For "Winter's Bone" director Debra Granik, hearing about her film's Oscar nomination for best picture was dizzying.
"It’s one of those things where Roadside [Attractions, the film's distributor] just delivered this phenomenal phone call and I did think they were joking, but then we got serious and are trying to manage the level of appreciation and gratitude."
Why would she think they would joke about something so important? "It just didn’t seem possible, given that it is hard to have a small film enter into this arena. That last leap of how to make a smaller film seem a part of the mix with very prominent films -- how to get someone who is going to respond and be a part of the screening process and how you will get that screener in their machine -- it’s beguiling. But it did get into the machines, even though they didn’t know much about where this film was coming from and it had a whole bunch of unknown names. And that’s stellar."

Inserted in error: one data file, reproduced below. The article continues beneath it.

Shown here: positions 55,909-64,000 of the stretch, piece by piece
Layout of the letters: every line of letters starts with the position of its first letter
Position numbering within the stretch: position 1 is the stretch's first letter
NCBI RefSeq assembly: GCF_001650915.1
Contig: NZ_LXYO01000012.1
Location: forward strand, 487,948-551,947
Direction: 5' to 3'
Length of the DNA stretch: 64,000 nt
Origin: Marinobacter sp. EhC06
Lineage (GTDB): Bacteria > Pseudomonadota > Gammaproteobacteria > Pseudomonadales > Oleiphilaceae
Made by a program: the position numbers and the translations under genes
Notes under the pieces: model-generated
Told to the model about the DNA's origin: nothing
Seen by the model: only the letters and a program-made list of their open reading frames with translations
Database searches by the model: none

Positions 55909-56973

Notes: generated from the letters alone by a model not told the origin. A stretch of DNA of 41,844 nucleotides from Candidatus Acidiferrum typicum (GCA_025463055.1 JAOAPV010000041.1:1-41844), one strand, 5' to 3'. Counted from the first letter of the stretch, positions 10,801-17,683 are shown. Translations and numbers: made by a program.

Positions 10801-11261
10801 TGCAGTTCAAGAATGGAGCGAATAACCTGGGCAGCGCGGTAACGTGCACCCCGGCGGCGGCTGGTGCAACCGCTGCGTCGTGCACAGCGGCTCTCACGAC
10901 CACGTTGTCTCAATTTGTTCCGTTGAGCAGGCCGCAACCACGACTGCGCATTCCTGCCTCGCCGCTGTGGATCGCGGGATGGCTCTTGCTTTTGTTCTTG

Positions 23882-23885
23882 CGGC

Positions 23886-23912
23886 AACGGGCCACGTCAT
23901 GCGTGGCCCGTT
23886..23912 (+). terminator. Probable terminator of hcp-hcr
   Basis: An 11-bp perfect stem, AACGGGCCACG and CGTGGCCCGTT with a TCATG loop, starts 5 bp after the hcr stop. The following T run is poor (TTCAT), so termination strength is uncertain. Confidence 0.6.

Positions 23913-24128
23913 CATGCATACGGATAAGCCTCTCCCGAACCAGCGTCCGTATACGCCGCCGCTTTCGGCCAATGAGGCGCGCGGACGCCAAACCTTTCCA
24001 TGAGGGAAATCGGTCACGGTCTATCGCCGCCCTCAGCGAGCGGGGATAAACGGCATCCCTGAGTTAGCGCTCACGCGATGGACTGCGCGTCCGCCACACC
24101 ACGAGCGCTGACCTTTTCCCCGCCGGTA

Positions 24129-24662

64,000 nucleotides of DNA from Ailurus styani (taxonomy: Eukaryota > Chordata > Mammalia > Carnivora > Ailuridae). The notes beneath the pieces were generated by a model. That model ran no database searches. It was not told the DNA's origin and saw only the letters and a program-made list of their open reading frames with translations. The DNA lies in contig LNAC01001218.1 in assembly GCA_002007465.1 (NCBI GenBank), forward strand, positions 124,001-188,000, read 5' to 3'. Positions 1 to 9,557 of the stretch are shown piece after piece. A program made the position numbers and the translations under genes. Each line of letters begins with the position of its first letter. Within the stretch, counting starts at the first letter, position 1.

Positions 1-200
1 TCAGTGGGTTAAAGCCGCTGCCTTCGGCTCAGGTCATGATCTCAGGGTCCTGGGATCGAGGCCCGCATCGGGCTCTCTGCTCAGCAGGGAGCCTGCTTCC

Clearly, it was those unknown actors who pulled off the movie, as both lead actress Jennifer Lawrence and supporting actor John Hawkes received acting nominations.
What the Academy of Motion Picture Arts and Sciences is good at, Granik says, is championing something it believes in. "They will always champion actors that put something real and heartfelt and deliver gifts to audiences. A performance that’s truly fueled by heart, sweat, blood, guilt. The academy is devoted to the art form of movies, and they want to see them each year, something they find memorable. When a young actress emerges and puts as much as she can into something, when an actor who’s been working hard like John puts his feet into really different shoes and has to push himself to cross a line, the academy will be there to cross that line, and I think that’s really where they were going."
For Granik, the idea of getting dressed up and actually attending the Oscars is beyond strange.